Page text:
This a post to dieoff_QA (A Yahoo group). Peter is a regular
contributor to this forum, and is quite thoughtful. His list of Handy Hints
is a good start to think about our future.
From: "peterpabulator" <firstname.lastname@example.org>
Date: Mon, 01 Oct 2007 18:29:44 -0000
Subject: [the_dieoff_QA] Handy Hints for Post-Petroleum
HANDY HINTS FOR POST-PETROLEUM FUTURE
September 30, 2007
1 You might be able to grow your own food. The catch is that only
13% of the world's land is suitable for crops, and nearly all of
that is already being used.
2 Good soil has lots of humus, and also adequate amounts of about 16
elements, especially nitrogen, phosphorus, and potassium. Compost
and animal manure can provide humus, but they'll do little to make
up for missing elements. Be leery of "organic gardening" — a lot of
it is just superstition. Get your soil tested by a government-
approved laboratory. Buy a lifetime supply of fertilizer.
3 If you're living mainly on cultivated plants, you'll need at least
1/4 hectare per person. Grow crops high in carbohydrates and
protein. Avoid crops susceptible to diseases, bugs, bad soil, or bad
weather. Practical crops include maize ("Indian corn," not sweet
corn), beans, and squash. Most "root crops" are also worthwhile, but
potatoes are subject to insects and diseases.
4 Where farming isn't practical, go for foraging. It's generally
impossible to live just on wild plants, so you'll need to hunt,
trap, and fish. You're more likely to succeed (i.e., get at least
something to eat) with small animals (e.g., squirrels), but larger
animals (e.g., deer) provide more food per hour of hunting. Be sure
to eat the organs, fat, and marrow. The flesh can be dried. The hide
provides clothing, the bones provide tools.
5 A rifle or shotgun would be handy until there's no more
ammunition. Learn how to use and make bows and arrows. Deadfalls and
snares can be used for many species.
6 Learn basic medicine. Most books on wilderness medicine assume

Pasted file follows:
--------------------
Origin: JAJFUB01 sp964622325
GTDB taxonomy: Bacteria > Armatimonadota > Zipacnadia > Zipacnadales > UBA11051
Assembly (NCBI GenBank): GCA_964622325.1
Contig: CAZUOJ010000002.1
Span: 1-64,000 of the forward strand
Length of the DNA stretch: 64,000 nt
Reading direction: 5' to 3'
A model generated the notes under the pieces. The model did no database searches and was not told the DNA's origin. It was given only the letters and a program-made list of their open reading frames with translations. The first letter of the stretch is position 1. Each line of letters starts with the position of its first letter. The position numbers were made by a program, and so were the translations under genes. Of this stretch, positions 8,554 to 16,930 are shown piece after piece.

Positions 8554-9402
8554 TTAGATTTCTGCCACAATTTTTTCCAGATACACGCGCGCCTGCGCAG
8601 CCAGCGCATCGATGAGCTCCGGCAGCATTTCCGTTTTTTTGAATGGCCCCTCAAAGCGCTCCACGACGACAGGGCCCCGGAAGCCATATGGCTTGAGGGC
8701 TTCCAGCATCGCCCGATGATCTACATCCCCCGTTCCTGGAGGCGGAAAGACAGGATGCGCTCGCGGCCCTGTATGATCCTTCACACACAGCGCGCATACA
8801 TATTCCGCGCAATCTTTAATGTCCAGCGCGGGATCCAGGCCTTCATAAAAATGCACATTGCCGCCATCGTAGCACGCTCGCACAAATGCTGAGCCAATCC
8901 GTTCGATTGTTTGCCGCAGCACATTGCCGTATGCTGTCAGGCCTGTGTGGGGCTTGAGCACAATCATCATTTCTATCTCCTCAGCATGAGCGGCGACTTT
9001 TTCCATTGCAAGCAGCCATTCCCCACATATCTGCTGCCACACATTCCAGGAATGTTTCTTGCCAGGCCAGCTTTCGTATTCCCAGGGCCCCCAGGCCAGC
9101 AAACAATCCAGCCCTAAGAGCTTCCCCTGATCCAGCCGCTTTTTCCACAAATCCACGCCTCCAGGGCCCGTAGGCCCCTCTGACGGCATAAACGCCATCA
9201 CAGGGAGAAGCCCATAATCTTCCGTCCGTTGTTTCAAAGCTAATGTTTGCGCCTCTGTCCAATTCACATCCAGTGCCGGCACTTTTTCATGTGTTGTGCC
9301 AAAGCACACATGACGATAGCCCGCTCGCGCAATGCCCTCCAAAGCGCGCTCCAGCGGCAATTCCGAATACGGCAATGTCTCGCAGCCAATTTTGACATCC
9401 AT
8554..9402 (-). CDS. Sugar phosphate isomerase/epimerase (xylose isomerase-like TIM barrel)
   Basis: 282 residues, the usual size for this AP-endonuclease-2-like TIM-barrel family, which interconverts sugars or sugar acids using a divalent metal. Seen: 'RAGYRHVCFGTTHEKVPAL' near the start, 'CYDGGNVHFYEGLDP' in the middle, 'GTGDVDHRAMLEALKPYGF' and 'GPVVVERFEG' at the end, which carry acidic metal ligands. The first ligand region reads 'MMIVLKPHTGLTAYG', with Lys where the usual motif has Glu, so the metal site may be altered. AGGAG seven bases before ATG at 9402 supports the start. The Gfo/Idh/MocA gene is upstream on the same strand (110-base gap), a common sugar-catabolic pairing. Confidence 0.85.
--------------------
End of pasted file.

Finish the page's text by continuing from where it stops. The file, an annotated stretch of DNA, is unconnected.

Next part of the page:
you'll be traveling with a suitcase full of drugs, which won't be
the case; drugs expire. Training in so-called first aid would be
more useful. Start developing your muscles — you'll need them.
7 Living in the country has less to do with butterflies and flowers,
and more to do with carpentry and plumbing, so learn how to do
household repairs and improvement. When building, consider local
materials: logs, bark, grass, moss, stones, clay. Local materials
cost less, require less transportation, and are more easily replaced.
8 The only heating fuel will be wood. It takes from 8 to 40 cubic
meters to get through a cold winter, depending on many factors. One
tree of 30-cm diameter would supply one cubic meter of wood, so
you'd need at least 8 such trees. Two hectares of woodland will
provide 8 cubic meters on a permanent basis. With a non- motorized
saw, you'll conserve your strength by cutting logs less than 15 cm
wide — also, they won't require splitting. The smaller the house,
the less wood you'll need. Close off rooms you don't need; cover
9 Bicycles would be hard to repair. Paved roads might be unusable:
the route will be blocked by smashed and abandoned cars, and
everywhere the asphalt will be starting to crack. On foot, on
horseback, or in a boat, one's speed is about the same: 40 km per
day, if you're in excellent health.
Peter Goodchild lives in Irondale, Ontario. He is the author of
Survival Skills of the North American Indians. He can be reached at